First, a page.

The health of the giant sequoia forests seems to require those frequent, low-intensity fires, Swetnam said. He added that as the climate warms, carefully reintroducing low-intensity fires at frequencies similar to those of the Medieval Warm Period may be crucial for the survival of those magnificent forests, such as those in Sequoia and Kings Canyon National Parks.

Since 1860, human activity has greatly reduced the extent of fires. He and his colleagues commend the National Park Service for its recent work reintroducing fire into the giant sequoia groves.

The team's report, "Multi-Millennial Fire History of the Giant Forest, Sequoia National Park, California, USA," was published in the electronic journal Fire Ecology in February. A complete list of authors and funding sources is at the bottom of this release.

To study tree rings, researchers generally take a pencil-sized core from a tree. The oldest rings are those closest to the center of the tree. However, ancient giant sequoias can have trunks that are 30 feet in diameter – far too big to be sampled using even the longest coring tools, which are only three feet long.

To gather samples from the Giant Forest trees, the researchers were allowed to collect cross-sections of downed logs and standing dead trees, he said. It turned out to be a gargantuan undertaking that required many people and many field seasons.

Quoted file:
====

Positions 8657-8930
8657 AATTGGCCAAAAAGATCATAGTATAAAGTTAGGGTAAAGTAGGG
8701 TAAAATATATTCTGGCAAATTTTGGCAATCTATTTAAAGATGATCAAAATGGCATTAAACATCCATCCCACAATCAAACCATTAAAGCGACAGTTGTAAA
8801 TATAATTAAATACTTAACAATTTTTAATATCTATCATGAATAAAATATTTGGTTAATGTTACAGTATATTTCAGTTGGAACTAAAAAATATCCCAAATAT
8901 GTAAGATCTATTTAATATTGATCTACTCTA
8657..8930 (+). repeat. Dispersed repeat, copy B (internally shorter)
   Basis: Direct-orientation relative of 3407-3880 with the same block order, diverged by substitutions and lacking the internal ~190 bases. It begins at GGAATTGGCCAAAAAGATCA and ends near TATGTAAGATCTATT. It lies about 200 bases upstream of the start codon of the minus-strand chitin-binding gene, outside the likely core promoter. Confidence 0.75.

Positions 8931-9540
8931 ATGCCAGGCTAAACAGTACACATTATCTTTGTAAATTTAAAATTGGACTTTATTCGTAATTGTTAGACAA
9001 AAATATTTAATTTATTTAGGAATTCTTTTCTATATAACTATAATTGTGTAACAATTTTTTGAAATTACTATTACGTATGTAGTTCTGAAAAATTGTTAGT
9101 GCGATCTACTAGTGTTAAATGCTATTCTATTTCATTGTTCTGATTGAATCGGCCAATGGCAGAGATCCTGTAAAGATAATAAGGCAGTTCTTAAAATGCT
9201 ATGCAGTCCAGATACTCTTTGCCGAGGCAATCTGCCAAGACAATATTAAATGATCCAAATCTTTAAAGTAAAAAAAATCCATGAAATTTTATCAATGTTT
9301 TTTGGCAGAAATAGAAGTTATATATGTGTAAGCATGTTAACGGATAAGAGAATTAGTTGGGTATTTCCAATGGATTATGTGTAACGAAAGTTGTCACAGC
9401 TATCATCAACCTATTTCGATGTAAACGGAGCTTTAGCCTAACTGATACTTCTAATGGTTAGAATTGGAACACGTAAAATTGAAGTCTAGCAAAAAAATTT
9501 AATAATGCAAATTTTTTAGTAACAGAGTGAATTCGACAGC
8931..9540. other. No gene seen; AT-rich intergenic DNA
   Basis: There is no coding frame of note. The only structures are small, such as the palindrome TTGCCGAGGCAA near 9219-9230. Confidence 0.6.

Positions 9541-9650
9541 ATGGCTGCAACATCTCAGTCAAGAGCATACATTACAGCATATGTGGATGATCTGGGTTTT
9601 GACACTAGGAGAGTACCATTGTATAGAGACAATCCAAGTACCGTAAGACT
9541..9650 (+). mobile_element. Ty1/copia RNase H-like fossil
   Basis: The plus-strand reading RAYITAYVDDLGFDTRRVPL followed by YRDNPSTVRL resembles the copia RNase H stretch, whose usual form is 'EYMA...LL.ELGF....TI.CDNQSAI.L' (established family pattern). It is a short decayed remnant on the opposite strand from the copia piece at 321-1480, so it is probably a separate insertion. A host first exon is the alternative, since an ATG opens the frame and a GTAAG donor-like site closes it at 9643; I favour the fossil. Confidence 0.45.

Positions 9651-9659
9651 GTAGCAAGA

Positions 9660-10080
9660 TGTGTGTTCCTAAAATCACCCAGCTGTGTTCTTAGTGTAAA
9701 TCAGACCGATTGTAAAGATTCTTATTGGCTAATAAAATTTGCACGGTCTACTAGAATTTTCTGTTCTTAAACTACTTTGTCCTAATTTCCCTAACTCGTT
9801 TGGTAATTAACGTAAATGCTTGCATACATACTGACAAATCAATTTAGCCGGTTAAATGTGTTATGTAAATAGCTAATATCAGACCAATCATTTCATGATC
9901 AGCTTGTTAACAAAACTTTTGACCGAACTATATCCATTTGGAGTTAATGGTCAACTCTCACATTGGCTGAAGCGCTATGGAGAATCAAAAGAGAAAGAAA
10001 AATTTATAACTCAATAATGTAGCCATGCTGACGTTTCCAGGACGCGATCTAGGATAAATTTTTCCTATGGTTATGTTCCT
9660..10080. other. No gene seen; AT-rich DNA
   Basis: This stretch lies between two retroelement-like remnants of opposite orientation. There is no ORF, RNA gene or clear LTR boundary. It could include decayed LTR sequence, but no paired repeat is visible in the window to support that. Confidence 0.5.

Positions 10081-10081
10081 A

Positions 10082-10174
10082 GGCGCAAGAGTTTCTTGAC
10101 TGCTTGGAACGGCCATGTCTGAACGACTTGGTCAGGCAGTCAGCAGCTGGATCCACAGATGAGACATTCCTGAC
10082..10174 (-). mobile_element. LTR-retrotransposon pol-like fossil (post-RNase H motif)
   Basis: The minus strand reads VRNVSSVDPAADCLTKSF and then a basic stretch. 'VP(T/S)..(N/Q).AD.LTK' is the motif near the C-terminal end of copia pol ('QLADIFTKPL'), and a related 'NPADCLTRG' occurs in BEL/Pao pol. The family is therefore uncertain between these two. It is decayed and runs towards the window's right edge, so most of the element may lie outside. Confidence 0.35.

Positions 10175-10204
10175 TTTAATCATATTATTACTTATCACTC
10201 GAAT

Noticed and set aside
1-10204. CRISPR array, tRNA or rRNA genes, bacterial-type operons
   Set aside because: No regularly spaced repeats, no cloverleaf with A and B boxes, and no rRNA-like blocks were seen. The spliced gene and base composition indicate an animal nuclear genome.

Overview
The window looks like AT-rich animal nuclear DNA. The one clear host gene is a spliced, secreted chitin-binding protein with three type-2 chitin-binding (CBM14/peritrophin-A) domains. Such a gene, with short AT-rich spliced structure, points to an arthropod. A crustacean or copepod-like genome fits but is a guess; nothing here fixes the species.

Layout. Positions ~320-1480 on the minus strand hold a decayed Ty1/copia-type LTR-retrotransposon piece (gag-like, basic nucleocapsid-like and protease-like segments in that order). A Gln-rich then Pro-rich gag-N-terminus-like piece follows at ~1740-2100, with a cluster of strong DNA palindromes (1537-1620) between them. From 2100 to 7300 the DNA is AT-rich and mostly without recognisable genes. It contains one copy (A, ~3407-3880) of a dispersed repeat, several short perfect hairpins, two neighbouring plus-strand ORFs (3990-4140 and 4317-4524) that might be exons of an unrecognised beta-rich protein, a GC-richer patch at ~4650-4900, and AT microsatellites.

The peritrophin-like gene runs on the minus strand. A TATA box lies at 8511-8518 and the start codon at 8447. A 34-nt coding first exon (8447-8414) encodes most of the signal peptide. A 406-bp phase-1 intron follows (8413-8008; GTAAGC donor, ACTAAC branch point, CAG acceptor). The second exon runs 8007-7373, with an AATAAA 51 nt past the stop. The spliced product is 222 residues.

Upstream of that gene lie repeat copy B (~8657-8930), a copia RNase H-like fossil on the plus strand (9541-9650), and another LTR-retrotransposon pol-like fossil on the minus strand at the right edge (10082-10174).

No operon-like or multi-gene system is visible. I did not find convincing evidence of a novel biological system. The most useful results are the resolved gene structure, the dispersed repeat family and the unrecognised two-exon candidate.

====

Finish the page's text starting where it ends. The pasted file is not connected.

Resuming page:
"We were sampling with the largest chain saws we could find – a chain-saw bar of seven feet," he said. "We were hauling these slabs of wood two meters on a side as far as two kilometers to the road. We were using wheeled litters – the emergency rescue equipment for people – and put a couple hundred pounds on them."

To develop a separate chronology for past fires, co-authors R. Scott Anderson and Douglas J. Hallett looked for charcoal in sediment cores taken from meadows within the sequoia groves.

"We can compare the charcoal and tree-ring fire records. It confirms that the charcoal is a good indicator of past fires," Swetnam said.

Such charcoal-based fire histories can extend much further into the past than most tree-ring-based fire histories, he said. The charcoal history of fire in the giant sequoia groves extends back more than 8,000 years.

Increasingly, researchers all over the world are using charcoal to reconstruct fire histories, Swetnam said. Many scientists are analyzing the global record of charcoal to study relationships between climate, fire and the resulting addition of carbon dioxide to the atmosphere.